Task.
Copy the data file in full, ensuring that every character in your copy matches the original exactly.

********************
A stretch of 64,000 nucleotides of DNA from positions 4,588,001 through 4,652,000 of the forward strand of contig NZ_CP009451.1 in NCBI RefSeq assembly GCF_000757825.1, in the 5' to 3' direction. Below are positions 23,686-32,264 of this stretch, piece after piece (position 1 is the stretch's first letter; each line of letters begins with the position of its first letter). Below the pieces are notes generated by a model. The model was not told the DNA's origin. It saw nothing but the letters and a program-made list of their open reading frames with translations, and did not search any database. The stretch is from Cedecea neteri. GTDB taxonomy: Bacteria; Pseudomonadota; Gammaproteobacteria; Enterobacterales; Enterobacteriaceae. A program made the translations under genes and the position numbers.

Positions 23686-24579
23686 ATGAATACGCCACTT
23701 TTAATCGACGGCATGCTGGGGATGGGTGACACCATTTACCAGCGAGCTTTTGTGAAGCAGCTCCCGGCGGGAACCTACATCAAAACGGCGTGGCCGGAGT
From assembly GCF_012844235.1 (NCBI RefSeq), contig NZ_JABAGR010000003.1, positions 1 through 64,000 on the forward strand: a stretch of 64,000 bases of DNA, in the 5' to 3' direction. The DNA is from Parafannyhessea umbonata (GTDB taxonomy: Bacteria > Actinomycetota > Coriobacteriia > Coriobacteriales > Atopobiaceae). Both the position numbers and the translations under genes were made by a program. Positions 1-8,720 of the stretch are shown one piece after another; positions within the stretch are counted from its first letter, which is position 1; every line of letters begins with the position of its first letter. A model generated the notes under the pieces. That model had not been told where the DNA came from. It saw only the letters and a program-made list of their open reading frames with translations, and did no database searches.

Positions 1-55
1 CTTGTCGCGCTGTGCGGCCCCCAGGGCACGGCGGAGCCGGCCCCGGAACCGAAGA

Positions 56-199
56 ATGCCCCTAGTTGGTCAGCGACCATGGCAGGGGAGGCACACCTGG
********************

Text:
A stretch of 64,000 nucleotides of DNA from positions 4,588,001 through 4,652,000 of the forward strand of contig NZ_CP009451.1 in NCBI RefSeq assembly GCF_000757825.1, in the 5' to 3' direction. Below are positions 23,686-32,264 of this stretch, piece after piece (position 1 is the stretch's first letter; each line of letters begins with the position of its first letter). Below the pieces are notes generated by a model. The model was not told the DNA's origin. It saw nothing but the letters and a program-made list of their open reading frames with translations, and did not search any database. The stretch is from Cedecea neteri. GTDB taxonomy: Bacteria; Pseudomonadota; Gammaproteobacteria; Enterobacterales; Enterobacteriaceae. A program made the translations under genes and the position numbers.

Positions 23686-24579
23686 ATGAATACGCCACTT
23701 TTAATCGACGGCATGCTGGGGATGGGTGACACCATTTACCAGCGAGCTTTTGTGAAGCAGCTCCCGGCGGGAACCTACATCAAAACGGCGTGGCCGGAGT
From assembly GCF_012844235.1 (NCBI RefSeq), contig NZ_JABAGR010000003.1, positions 1 through 64,000 on the forward strand: a stretch of 64,000 bases of DNA, in the 5' to 3' direction. The DNA is from Parafannyhessea umbonata (GTDB taxonomy: Bacteria > Actinomycetota > Coriobacteriia > Coriobacteriales > Atopobiaceae). Both the position numbers and the translations under genes were made by a program. Positions 1-8,720 of the stretch are shown one piece after another; positions within the stretch are counted from its first letter, which is position 1; every line of letters begins with the position of its first letter. A model generated the notes under the pieces. That model had not been told where the DNA came from. It saw only the letters and a program-made list of their open reading frames with translations, and did no database searches.

Positions 1-55
1 CTTGTCGCGCTGTGCGGCCCCCAGGGCACGGCGGAGCCGGCCCCGGAACCGAAGA

Positions 56-199
56 ATGCCCCTAGTTGGTCAGCGACCATGGCAGGGGAGGCACACCTGG